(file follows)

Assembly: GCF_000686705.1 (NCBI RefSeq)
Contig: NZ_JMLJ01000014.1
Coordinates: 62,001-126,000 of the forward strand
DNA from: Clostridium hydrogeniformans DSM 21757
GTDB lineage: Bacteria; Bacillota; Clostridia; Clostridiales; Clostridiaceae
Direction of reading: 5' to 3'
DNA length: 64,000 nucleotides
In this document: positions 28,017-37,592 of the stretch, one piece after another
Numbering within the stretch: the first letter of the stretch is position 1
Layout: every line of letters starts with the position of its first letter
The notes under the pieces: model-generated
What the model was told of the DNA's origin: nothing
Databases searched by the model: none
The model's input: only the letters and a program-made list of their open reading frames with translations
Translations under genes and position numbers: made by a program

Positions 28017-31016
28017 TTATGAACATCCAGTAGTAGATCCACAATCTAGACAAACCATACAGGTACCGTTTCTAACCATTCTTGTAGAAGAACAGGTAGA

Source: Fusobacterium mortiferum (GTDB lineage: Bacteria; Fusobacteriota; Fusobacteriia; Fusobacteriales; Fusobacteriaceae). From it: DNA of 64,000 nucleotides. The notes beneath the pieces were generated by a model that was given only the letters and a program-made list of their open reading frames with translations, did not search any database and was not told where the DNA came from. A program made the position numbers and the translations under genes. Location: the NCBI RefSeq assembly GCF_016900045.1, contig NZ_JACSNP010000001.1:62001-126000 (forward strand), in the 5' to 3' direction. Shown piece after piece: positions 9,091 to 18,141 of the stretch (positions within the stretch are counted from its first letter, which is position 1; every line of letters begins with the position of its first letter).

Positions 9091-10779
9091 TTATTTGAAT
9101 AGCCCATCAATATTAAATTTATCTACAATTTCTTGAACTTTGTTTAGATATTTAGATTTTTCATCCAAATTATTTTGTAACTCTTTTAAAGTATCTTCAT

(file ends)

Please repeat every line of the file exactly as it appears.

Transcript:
Assembly: GCF_000686705.1 (NCBI RefSeq)
Contig: NZ_JMLJ01000014.1
Coordinates: 62,001-126,000 of the forward strand
DNA from: Clostridium hydrogeniformans DSM 21757
GTDB lineage: Bacteria; Bacillota; Clostridia; Clostridiales; Clostridiaceae
Direction of reading: 5' to 3'
DNA length: 64,000 nucleotides
In this document: positions 28,017-37,592 of the stretch, one piece after another
Numbering within the stretch: the first letter of the stretch is position 1
Layout: every line of letters starts with the position of its first letter
The notes under the pieces: model-generated
What the model was told of the DNA's origin: nothing
Databases searched by the model: none
The model's input: only the letters and a program-made list of their open reading frames with translations
Translations under genes and position numbers: made by a program

Positions 28017-31016
28017 TTATGAACATCCAGTAGTAGATCCACAATCTAGACAAACCATACAGGTACCGTTTCTAACCATTCTTGTAGAAGAACAGGTAGA

Source: Fusobacterium mortiferum (GTDB lineage: Bacteria; Fusobacteriota; Fusobacteriia; Fusobacteriales; Fusobacteriaceae). From it: DNA of 64,000 nucleotides. The notes beneath the pieces were generated by a model that was given only the letters and a program-made list of their open reading frames with translations, did not search any database and was not told where the DNA came from. A program made the position numbers and the translations under genes. Location: the NCBI RefSeq assembly GCF_016900045.1, contig NZ_JACSNP010000001.1:62001-126000 (forward strand), in the 5' to 3' direction. Shown piece after piece: positions 9,091 to 18,141 of the stretch (positions within the stretch are counted from its first letter, which is position 1; every line of letters begins with the position of its first letter).

Positions 9091-10779
9091 TTATTTGAAT
9101 AGCCCATCAATATTAAATTTATCTACAATTTCTTGAACTTTGTTTAGATATTTAGATTTTTCATCCAAATTATTTTGTAACTCTTTTAAAGTATCTTCAT